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Thursday, October 14, 2021

This week, you can check out the high-tech sub that surveyed the Titanic

URI to host educational open house for cutting-edge submersible that surveyed the Titanic

By Hugh Markey

OceanGate’s Titan, a five-person submersible that can dive to
depths of 4,000 meters, is towed behind a research ship.
(Photo courtesy of David Concannon)

This week, the University of Rhode Island hosts an open house for Titan, the five-crewmember submersible that recently completed a six-week expedition to document the Titanic maritime heritage site. 

Titan is a unique carbon fiber and titanium crewed submersible designed to take five people to depths of 4,000 meters (13,123 feet).

The submersible will be on the Kingston Campus Quadrangle from Thursday through Saturday, Oct. 14-16, from 10 a.m. to 2 p.m. 

The open house is free and open to the public. Visitors will be required to wear masks and sign in to tour the submersible.

Professor Bridget Buxton arranged the viewing of the submersible in cooperation with the URI Research Foundation (URIRF) and OceanGate Inc., a company dedicated to providing state of the art submersibles that make deep ocean exploration possible for a wide variety of researchers and explorers. Buxton, chief archaeologist of the Titanic Survey Expedition, and her team supported OceanGate Expeditions during a series of 12,800-foot-deep dives to survey the wreck of the Titanic.

An image of the Titanic wreck taken by the submersible Titan.
(Photo courtesy of OceanGate Inc.)
Titan is specifically designed for deep sea exploration. It provides researchers the ability to explore ocean archaeology that is not easily reached by other means. The submersible provides greater impact for the scientific community because it makes direct observation of archaeological sites rather than viewing sites through a camera mounted on an autonomous underwater vehicle or remotely operated vehicle.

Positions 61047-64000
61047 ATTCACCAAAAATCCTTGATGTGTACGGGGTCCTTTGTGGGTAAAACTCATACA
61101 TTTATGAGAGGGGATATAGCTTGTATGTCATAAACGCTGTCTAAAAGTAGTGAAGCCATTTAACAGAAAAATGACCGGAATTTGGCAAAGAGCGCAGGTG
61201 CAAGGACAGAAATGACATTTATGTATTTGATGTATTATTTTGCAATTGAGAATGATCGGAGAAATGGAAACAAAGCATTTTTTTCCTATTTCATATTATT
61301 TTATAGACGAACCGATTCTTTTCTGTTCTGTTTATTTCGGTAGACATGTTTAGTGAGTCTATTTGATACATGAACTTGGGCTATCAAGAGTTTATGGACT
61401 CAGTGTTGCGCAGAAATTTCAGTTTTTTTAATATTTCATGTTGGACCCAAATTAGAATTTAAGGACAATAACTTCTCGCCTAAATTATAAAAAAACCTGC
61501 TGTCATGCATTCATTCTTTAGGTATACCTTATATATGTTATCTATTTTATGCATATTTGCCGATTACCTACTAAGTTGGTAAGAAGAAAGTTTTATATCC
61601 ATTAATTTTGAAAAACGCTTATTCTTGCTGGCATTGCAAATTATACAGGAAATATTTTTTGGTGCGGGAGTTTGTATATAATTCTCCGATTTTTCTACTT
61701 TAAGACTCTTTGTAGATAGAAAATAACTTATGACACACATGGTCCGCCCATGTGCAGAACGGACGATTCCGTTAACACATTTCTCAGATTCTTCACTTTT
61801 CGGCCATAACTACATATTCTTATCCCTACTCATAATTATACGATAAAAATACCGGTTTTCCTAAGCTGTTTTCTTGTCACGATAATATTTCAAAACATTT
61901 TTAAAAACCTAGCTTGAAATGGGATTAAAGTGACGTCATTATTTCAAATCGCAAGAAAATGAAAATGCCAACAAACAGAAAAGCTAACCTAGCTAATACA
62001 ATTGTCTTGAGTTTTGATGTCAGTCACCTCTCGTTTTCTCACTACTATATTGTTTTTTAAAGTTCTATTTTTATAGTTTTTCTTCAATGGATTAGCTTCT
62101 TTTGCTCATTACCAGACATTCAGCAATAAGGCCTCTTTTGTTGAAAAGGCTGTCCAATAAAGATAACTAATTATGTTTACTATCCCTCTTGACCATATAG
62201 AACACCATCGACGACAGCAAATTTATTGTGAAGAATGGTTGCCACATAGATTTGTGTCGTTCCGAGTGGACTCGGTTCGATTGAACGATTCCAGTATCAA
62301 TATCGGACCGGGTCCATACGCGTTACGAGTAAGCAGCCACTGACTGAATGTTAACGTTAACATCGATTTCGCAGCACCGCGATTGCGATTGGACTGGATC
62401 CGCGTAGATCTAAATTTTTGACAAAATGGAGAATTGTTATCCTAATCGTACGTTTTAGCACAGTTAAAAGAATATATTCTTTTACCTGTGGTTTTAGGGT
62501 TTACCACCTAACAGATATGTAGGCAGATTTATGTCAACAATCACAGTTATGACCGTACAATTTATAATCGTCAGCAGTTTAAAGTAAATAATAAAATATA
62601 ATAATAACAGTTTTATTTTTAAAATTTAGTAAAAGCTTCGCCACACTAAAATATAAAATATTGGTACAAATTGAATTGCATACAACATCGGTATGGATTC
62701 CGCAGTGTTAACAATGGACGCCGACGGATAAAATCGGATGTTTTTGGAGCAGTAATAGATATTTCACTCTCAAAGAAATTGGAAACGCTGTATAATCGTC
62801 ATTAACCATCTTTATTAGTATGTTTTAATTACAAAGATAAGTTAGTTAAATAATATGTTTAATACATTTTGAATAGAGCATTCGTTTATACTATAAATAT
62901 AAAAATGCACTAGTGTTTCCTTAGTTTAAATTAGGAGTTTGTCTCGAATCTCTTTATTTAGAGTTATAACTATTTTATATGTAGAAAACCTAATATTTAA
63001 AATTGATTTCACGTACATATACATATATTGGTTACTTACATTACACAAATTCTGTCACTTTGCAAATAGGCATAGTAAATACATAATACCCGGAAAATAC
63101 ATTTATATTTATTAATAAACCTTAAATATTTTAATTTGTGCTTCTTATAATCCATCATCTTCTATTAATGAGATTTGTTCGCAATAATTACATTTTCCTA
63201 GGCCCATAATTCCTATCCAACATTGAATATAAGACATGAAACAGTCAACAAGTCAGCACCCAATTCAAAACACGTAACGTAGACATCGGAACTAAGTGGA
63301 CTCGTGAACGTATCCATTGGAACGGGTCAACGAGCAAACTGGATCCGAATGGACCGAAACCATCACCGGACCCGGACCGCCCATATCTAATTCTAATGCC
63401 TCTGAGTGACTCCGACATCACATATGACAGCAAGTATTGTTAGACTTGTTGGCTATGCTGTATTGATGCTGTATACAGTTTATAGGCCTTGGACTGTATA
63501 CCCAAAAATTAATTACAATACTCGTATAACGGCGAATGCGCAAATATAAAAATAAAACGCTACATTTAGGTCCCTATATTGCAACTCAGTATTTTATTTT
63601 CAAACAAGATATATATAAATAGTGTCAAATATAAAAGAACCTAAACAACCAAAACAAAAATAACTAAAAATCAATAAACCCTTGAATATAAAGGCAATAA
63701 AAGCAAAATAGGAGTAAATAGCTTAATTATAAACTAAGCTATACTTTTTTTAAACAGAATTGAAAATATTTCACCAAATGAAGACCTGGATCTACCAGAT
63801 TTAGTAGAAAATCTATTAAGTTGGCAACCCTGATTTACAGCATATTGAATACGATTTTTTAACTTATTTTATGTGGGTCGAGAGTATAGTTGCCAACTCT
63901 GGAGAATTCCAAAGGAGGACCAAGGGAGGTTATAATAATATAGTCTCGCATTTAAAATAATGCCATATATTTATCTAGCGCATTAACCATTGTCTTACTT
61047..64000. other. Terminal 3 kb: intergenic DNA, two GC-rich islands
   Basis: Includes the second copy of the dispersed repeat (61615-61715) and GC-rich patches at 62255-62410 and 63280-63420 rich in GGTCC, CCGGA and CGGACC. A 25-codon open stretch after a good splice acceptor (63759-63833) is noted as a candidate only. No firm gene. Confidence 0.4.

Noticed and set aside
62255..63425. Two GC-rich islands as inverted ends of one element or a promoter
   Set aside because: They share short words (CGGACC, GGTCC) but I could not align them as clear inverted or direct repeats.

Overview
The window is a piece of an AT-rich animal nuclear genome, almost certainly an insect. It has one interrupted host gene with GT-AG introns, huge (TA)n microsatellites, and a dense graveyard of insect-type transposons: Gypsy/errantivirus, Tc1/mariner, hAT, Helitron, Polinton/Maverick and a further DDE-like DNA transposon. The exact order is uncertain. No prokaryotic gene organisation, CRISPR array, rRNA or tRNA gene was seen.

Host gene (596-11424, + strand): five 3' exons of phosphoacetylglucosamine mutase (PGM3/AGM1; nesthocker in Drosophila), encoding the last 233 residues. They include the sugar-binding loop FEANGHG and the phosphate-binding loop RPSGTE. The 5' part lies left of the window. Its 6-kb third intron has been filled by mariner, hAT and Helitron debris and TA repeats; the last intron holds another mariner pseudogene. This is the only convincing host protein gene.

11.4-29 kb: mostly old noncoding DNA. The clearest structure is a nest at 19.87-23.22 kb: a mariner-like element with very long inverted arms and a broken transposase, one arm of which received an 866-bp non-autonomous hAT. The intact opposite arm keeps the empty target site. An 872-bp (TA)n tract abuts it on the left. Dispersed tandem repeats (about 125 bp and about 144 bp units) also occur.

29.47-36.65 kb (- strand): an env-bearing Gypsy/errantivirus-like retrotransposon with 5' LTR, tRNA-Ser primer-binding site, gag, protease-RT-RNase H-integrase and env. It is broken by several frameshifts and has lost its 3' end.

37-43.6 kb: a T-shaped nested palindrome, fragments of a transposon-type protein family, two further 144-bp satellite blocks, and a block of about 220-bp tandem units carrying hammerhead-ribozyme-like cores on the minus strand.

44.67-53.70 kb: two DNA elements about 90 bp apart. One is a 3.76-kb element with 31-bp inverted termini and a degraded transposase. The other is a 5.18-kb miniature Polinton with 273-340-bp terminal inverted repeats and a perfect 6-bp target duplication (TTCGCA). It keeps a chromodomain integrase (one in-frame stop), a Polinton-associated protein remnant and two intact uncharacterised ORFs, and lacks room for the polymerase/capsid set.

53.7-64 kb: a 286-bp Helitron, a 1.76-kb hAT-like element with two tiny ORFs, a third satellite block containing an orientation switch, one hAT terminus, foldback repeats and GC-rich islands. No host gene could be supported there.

“We are proud to be working with Professor Buxton and the University of Rhode Island to share the importance of our innovative technology in supporting crucial deep sea archaeological research. The OceanGate Inc. submersible, Titan, is the first and only five-crewmember submersible to reach the Titanic,” said Stockton Rush, president, OceanGate Expeditions. “This summer marked the inaugural year for the Titanic Survey Expedition. The ongoing participation of experts like Professor Buxton is an integral part of this longitudinal study to document the wreck of the Titanic and its rate of decay.”

“OceanGate decided to take Titan on a tour to introduce people to the submersible,” said Buxton, an associate professor of Ancient History and Mediterranean archaeology. “It’s exciting to share our dive experiences and to show some of the footage and images we gathered during the expedition.”

The URIRF is supplying the funds and organizing logistics for bringing the vessel to the Quad. Michael Katz, executive director of URIRF, works on collaborations between industry and URI faculty.

“When I heard about this opportunity, I thought this would be great for our students, faculty, and the general public to look at a state of the art, advanced materials submersible,” said Katz. “It would be a chance to fire up some of our students to get involved in cutting edge innovative ocean technology research.”

Katz said part of the URIRF mission is to encourage a culture of entrepreneurship on campus. Hosting Titanin Kingston is a good example of the partnership between research and industry.

Buxton said that work carried out using this submersible as a research platform was part of a pioneering set of dives. “This is a revolutionary construction of carbon fiber and titanium. I’m an underwater archaeologist, and one of the things I’ve been very involved in the last 10 years is developing new technology to make underwater research, and in particular archaeology, more accessible and affordable to scientists and people in developing countries.”

Buxton received a grant from the URI Council for Research to help develop an affordable scanning sonar for oceanographic technology purposes. Her involvement with the OceanGate, Inc. Titan submersible is part of this research.

“The submersible can be operated behind any ship,” said Buxton. “In addition to deep ocean exploration, it can also be used in shallow and coastal areas.  This technology makes it much more affordable to do oceanographic research.”

Hugh Markey, a freelance writer, wrote this press release.